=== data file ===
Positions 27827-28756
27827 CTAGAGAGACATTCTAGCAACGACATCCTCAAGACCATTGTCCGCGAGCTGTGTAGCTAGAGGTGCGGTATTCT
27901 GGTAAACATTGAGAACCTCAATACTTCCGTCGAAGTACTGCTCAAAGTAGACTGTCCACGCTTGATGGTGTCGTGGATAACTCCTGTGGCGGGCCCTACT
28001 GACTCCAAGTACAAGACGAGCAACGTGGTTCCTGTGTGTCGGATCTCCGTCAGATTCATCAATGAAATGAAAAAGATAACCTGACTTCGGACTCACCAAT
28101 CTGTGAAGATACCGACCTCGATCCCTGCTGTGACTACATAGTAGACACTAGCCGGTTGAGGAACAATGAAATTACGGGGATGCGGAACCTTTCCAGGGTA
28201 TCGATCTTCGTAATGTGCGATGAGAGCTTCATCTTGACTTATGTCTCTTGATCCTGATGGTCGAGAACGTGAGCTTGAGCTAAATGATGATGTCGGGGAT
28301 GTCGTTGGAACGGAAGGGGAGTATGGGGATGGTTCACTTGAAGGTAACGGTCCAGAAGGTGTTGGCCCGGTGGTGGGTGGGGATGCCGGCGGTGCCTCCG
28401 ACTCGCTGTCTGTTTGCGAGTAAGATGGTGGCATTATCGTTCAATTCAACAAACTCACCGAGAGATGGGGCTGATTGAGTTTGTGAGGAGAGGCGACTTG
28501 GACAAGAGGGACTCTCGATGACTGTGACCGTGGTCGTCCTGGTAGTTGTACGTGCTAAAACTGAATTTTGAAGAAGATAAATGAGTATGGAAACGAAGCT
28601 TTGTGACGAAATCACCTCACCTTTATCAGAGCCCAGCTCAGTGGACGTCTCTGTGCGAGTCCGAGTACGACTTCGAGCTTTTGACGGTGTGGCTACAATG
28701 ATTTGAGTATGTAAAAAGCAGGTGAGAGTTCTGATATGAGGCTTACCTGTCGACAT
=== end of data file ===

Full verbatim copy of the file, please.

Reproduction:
Positions 27827-28756
27827 CTAGAGAGACATTCTAGCAACGACATCCTCAAGACCATTGTCCGCGAGCTGTGTAGCTAGAGGTGCGGTATTCT
27901 GGTAAACATTGAGAACCTCAATACTTCCGTCGAAGTACTGCTCAAAGTAGACTGTCCACGCTTGATGGTGTCGTGGATAACTCCTGTGGCGGGCCCTACT
28001 GACTCCAAGTACAAGACGAGCAACGTGGTTCCTGTGTGTCGGATCTCCGTCAGATTCATCAATGAAATGAAAAAGATAACCTGACTTCGGACTCACCAAT
28101 CTGTGAAGATACCGACCTCGATCCCTGCTGTGACTACATAGTAGACACTAGCCGGTTGAGGAACAATGAAATTACGGGGATGCGGAACCTTTCCAGGGTA
28201 TCGATCTTCGTAATGTGCGATGAGAGCTTCATCTTGACTTATGTCTCTTGATCCTGATGGTCGAGAACGTGAGCTTGAGCTAAATGATGATGTCGGGGAT
28301 GTCGTTGGAACGGAAGGGGAGTATGGGGATGGTTCACTTGAAGGTAACGGTCCAGAAGGTGTTGGCCCGGTGGTGGGTGGGGATGCCGGCGGTGCCTCCG
28401 ACTCGCTGTCTGTTTGCGAGTAAGATGGTGGCATTATCGTTCAATTCAACAAACTCACCGAGAGATGGGGCTGATTGAGTTTGTGAGGAGAGGCGACTTG
28501 GACAAGAGGGACTCTCGATGACTGTGACCGTGGTCGTCCTGGTAGTTGTACGTGCTAAAACTGAATTTTGAAGAAGATAAATGAGTATGGAAACGAAGCT
28601 TTGTGACGAAATCACCTCACCTTTATCAGAGCCCAGCTCAGTGGACGTCTCTGTGCGAGTCCGAGTACGACTTCGAGCTTTTGACGGTGTGGCTACAATG
28701 ATTTGAGTATGTAAAAAGCAGGTGAGAGTTCTGATATGAGGCTTACCTGTCGACAT